Aspiring doctors, nurses and other budding healthcare professionals are facing a problem: your next Tweet or Facebook post could get you fired.
An unintentional breach of patient privacy, whether through the use of an insecure medium or even by sharing a seemingly harmless photo with your personal network, could result in the loss of your job or expulsion from school.
On the flip side, while the consequences could be grave, social media also holds some impressive implications for drastic healthcare improvements.
The surprisingly sluggish application of technology in the health environment is understandable: since the system isn’t certain of the adverse effects of a change or tweak, and stakes are much higher when it comes to people’s private lives and information, the system needs to move slower. Thus, testing and implementation are much more rigorous.
In this case, it currently pays off to be risk-averse. A leak in LinkedIn passwords is redeemable; a leak of health information is not. (For example, the legal consequences are much more severe.)
The implications are particularly relevant to this emerging generation of doctors, nurses and other health professionals. According to a recent thirdocean report, 57.5% of health professionals believe social media to be a beneficial and engaging way to get current, high-quality information. This proportion is only going to rise as social media continues its permeation through society.
A crucial role of social media is connecting people together. While Facebook and Twitter have allowed for mainstream adoption of social networks, there has been a growth in smaller, more intimate social networks (e.g., Path, Pair). These tighter social networks restrict the number of active participants, but also naturally receive increased user activity and engagement.
Startup Healthy Labs looks to bring private social networks to patients with chronic illnesses. Healthy Labs takes the first step to connecting these patients with its initial social network for patients of Crohn’s Disease, Crohnology. Crohnology is only accessible to patients at the moment. Some benefits of Crohnology include empowering patients to ask and answer each others’ questions, and enabling local meet-ups, health tracking, privacy controls, and exportable data.
Should health professionals gain access to these communities, they will be able to figure out patients’ main concerns, as well as recent relevant trends or alternative treatments. This allows for a much more direct read into patient insights, which means that doctors can gain a much quicker understanding of how to chat with and treat patients through crowd-sourced experiences and stories. They can learn at a faster pace. They will also be able to debunk common patient myths and figure out current patient concerns.
Context reigns supreme in healthcare. Patient background, such as prior health history or conditions, could hold serious implications for diagnosis and treatment selection. However, because of the sensitive nature of this information, privacy acts and policies force doctors to guard this information extremely tightly.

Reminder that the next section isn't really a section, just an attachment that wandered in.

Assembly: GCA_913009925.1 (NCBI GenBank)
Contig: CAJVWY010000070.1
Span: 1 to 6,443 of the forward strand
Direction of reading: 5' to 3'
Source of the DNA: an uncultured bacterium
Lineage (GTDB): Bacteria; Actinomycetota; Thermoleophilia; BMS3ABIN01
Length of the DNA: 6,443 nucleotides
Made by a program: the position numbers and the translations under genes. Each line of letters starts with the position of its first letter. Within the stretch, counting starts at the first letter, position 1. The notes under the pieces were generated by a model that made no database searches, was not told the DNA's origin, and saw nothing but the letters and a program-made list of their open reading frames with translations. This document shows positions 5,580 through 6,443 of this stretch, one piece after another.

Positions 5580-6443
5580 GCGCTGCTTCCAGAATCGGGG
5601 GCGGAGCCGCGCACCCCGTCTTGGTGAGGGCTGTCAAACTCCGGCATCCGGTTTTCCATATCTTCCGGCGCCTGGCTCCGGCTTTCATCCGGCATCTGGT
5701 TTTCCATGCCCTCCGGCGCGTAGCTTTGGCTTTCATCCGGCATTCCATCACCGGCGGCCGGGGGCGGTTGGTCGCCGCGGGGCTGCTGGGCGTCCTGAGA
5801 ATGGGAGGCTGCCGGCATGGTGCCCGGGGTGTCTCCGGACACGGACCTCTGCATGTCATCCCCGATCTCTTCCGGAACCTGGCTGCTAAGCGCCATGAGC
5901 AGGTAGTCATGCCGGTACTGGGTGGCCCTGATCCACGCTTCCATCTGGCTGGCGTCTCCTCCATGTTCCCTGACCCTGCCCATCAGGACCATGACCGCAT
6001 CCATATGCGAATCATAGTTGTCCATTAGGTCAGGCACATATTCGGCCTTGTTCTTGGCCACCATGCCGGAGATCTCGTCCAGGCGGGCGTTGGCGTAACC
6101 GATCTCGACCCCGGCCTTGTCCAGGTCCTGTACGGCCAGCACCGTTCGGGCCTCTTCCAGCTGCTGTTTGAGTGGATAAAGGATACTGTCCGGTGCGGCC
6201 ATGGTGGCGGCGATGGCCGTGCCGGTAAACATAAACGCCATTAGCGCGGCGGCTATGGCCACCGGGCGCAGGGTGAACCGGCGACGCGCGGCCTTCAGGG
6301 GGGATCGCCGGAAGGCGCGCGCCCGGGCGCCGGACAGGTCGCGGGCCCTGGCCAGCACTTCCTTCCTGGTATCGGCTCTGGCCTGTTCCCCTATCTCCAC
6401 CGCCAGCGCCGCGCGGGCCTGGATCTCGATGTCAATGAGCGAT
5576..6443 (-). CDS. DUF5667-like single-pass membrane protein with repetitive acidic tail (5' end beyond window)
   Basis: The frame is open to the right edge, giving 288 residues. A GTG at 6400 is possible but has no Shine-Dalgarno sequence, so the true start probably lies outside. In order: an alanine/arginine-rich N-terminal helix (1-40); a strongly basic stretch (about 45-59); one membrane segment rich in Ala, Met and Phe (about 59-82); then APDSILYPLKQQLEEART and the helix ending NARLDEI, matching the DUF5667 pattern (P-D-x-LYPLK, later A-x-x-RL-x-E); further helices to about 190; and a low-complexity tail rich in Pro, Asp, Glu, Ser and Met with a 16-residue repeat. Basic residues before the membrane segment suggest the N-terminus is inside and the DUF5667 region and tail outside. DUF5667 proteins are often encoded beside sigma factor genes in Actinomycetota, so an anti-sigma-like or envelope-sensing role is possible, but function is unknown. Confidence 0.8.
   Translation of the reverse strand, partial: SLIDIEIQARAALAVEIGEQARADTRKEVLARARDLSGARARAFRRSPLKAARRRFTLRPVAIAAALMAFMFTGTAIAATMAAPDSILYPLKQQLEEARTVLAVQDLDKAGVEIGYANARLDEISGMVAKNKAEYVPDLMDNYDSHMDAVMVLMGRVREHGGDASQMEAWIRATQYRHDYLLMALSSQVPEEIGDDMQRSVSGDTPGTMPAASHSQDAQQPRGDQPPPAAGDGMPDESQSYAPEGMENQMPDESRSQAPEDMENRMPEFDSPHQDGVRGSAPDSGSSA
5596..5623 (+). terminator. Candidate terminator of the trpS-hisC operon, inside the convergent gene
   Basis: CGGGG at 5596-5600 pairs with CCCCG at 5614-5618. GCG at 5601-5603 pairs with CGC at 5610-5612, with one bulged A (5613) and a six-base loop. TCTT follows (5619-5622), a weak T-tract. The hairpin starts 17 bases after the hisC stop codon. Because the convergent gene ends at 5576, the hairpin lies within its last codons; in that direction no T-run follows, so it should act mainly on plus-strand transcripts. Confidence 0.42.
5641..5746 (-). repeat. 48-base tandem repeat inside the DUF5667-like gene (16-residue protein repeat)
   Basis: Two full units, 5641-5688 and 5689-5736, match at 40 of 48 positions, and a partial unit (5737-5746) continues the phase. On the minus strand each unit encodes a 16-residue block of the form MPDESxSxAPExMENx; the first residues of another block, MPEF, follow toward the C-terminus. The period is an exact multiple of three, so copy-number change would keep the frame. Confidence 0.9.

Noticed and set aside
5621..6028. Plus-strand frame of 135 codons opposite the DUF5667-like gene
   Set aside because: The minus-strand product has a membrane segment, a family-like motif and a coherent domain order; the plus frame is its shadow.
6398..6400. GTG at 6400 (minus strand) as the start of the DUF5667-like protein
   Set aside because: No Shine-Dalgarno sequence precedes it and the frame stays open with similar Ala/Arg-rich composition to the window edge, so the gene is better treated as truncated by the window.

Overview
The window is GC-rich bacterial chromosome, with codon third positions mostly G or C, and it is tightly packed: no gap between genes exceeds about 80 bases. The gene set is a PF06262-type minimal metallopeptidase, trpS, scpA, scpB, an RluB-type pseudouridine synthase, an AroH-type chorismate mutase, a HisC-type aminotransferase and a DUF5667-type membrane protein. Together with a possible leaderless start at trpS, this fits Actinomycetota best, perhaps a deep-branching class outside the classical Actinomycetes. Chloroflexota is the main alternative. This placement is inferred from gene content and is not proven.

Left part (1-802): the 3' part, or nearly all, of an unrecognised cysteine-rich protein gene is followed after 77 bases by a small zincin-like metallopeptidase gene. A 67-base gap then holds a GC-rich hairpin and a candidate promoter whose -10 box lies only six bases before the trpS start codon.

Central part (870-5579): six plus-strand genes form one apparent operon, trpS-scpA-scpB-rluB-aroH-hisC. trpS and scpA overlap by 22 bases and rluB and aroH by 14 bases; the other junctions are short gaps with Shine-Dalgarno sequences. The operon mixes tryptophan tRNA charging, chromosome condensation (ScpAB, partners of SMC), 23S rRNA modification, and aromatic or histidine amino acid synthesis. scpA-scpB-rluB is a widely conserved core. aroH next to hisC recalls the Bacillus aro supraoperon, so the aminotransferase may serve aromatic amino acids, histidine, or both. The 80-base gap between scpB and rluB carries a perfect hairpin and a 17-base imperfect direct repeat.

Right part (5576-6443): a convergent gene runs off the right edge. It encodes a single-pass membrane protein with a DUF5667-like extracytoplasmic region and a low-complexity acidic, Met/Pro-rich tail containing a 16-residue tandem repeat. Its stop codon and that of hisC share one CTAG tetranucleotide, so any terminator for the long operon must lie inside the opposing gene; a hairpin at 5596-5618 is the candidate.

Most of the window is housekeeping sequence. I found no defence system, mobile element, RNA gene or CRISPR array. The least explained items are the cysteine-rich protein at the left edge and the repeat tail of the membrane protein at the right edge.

The main beef with transferring information is a matter of security: for example, despite the industry’s growing adaptability with information sharing, email is still not considered secure enough to transfer patient information between health providers. There’s the story of a doctor being sued by a patient for emailing another provider patient information. This increased risk makes health providers think twice before sending information. This delay and inconvenience takes away from the patient experience.
Those days may soon be over. Cloud-based content management systems have already been deployed between regional hospitals, which makes patient information much more accessible. Young professionals could securely connect to these content management systems on a regional, provincial or even national level and tap into patient information from all across Canada.
Not only does this decrease the average appointment time for each patient, it also makes for more accurate and updated context. There’s also potential for knowledge banks and other types of content to be uploaded to these content management systems, which makes it easier for health professionals to communicate more effectively with patients and other stakeholders (i.e., SickKids’ HealthCentre BioBank).
The main barriers to health providers and professionals using social media more actively are a matter of patient privacy. It’s crucial to keep patient information private, in order to ensure that patients are treated with dignity and respect.
Because this type of content is so sensitive, even the most purely sentimental or inspirational intentions could have some harsh consequences. For example, an aspiring nurse was expelled from her training program simply because she shared a photo of her posing with her patient after the patient’s recovery from an illness on her personal Facebook account.
In order to prevent these types of situations from happening, there are widely-circulated social media guidelines and rules for providers to follow. In order to avoid unpleasant outcomes, it would be wise for healthcare providers to get familiar with these guidelines.
At the end of the day, the serious consequences mean that young health professionals should keep in mind that when you’re in doubt, it would be wiser to keep your lips sealed on social media.
Do you see yourself using social media as a healthcare professional?
Photo credit: Tricia Wang